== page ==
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New York Mayor De Blasio pulls qualified immunity from NYPD officers for civil lawsuits

These actions are part of the city's work to try to comply with Cuomo's directive, which was launched during the "defund the police" days in the summer of 2020.

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The NYC City council on Thursday passed measures that ended the policy of qualified immunity for police officers from civil lawsuits. Since then, NYPD officers have been talking to each other en masse on social media about leaving the force.

Qualified immunity is the practice of safeguarding police from having to stand for civil trial, which can come with hefty costs, for work done as part of their law enforcement activities. While those who are dissatisfied with how a case was handled can currently sue the City, officers themselves were not personally liable.

"Woke up to multiple texts from NYPD cops losing their minds over the NYC Council decision exposing them to personal civil liability," wrote John Cardillo, who was a former NYPD officer.

"Every perp will now file frivolous lawsuits. Cops will shutdown, resign, or retire early. NYC crime will soar." Which, in fact, it has been doing. Homicides were up 45 percent in 2020.

These measures were passed among five bills and three resolutions directly aimed at the NYPD, forcing additional oversight on them, as well as a policing reform plan required by New York state, according to CNN.

Governor Andrew Cuomo has demanded that the City enact police reforms prior to an April 1 deadline or risk losing state funding for the NYPD. Cuomo has been very clear about this requirement. These actions are part of the city's work to try to comply with Cuomo's directive, which was launched during the "defund the police" days after the death of George Floyd in police custody in Minneapolis in May of last year.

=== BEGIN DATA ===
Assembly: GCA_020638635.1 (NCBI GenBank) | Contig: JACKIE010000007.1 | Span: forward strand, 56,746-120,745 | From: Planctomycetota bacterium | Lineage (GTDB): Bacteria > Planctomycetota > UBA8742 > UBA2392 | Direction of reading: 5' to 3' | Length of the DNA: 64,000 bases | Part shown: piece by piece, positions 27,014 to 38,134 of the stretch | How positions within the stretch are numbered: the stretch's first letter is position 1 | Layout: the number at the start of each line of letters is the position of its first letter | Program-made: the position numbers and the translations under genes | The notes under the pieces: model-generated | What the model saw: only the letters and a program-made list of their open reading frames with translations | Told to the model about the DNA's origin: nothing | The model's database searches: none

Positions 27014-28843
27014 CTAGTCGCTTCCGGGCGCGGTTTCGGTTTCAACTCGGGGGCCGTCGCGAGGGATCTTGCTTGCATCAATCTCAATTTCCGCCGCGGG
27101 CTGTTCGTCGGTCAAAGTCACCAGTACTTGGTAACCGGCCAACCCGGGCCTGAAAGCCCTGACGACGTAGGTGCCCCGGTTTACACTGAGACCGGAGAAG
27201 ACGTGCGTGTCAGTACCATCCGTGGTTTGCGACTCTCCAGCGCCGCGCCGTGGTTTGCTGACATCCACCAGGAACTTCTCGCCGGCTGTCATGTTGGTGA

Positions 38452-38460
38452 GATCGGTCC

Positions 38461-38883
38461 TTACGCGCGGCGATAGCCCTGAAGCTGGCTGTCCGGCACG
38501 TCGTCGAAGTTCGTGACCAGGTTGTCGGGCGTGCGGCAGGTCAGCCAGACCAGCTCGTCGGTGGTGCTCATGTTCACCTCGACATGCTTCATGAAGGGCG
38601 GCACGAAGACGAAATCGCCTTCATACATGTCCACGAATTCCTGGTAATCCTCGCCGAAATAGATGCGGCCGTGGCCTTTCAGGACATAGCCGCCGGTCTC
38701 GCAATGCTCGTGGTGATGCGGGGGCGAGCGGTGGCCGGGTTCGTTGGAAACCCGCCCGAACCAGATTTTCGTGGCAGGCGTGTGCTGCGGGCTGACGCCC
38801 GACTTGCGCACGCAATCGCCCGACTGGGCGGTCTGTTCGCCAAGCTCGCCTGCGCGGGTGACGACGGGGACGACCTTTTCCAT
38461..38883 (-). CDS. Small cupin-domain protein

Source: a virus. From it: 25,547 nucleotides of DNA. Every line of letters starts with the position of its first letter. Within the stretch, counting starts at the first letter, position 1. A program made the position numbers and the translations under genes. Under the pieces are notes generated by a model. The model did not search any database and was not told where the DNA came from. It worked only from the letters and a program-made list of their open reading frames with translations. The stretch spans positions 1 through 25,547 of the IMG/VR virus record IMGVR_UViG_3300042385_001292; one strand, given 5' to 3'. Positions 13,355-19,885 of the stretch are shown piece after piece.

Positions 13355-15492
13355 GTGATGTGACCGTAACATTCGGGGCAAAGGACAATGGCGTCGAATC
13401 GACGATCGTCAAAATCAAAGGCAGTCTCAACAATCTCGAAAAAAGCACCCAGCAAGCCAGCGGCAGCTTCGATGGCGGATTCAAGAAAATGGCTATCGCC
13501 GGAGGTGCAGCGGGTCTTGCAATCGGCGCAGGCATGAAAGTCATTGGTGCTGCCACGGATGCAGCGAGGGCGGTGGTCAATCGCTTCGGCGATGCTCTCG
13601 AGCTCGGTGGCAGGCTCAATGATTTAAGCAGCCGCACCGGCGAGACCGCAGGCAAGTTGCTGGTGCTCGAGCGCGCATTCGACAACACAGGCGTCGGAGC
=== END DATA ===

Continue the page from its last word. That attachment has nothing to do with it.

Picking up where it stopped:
The City Council released a statement saying:

"We believe the plan ratified today by the City Council reflects the themes brought forward with reforms that center squarely on bringing an end to such policing, the criminalization of poverty, and the lack of transparency and accountability in the NYPD. We know there is more to be done. Now the work begins to implement this plan without delay, and ensure that the City's budget is fully aligned."

"These reforms will confront centuries of over-policing in communities of color and strengthen the bonds between police and community. Together, we'll make our city safer and fairer for generations to come," commented NYC mayor Bill De Blasio.

NYC Police Benevolent Association (PBA) president Patrick Lynch, however, had very strong words against the new measures:

"New Yorkers are getting shot and police officers are out on the street, all day and all night, trying to stop the bloodshed. Where are these City Council members? Safe at home, hiding behind their screens and dreaming up new ways to give criminals a free pass. It won't get better unless New Yorkers shame the politicians into doing their job."

Tina Luongo, the chief attorney for the The Legal Aid Society also vehemently opposes these measures.

"Mayor de Blasio had a genuine opportunity to implement urgently needed policing reforms," Luongo said. "He failed to do that and instead produced a plan that at best glosses over the deeply rooted systemic problems within the NYPD that plague the New Yorkers we serve."

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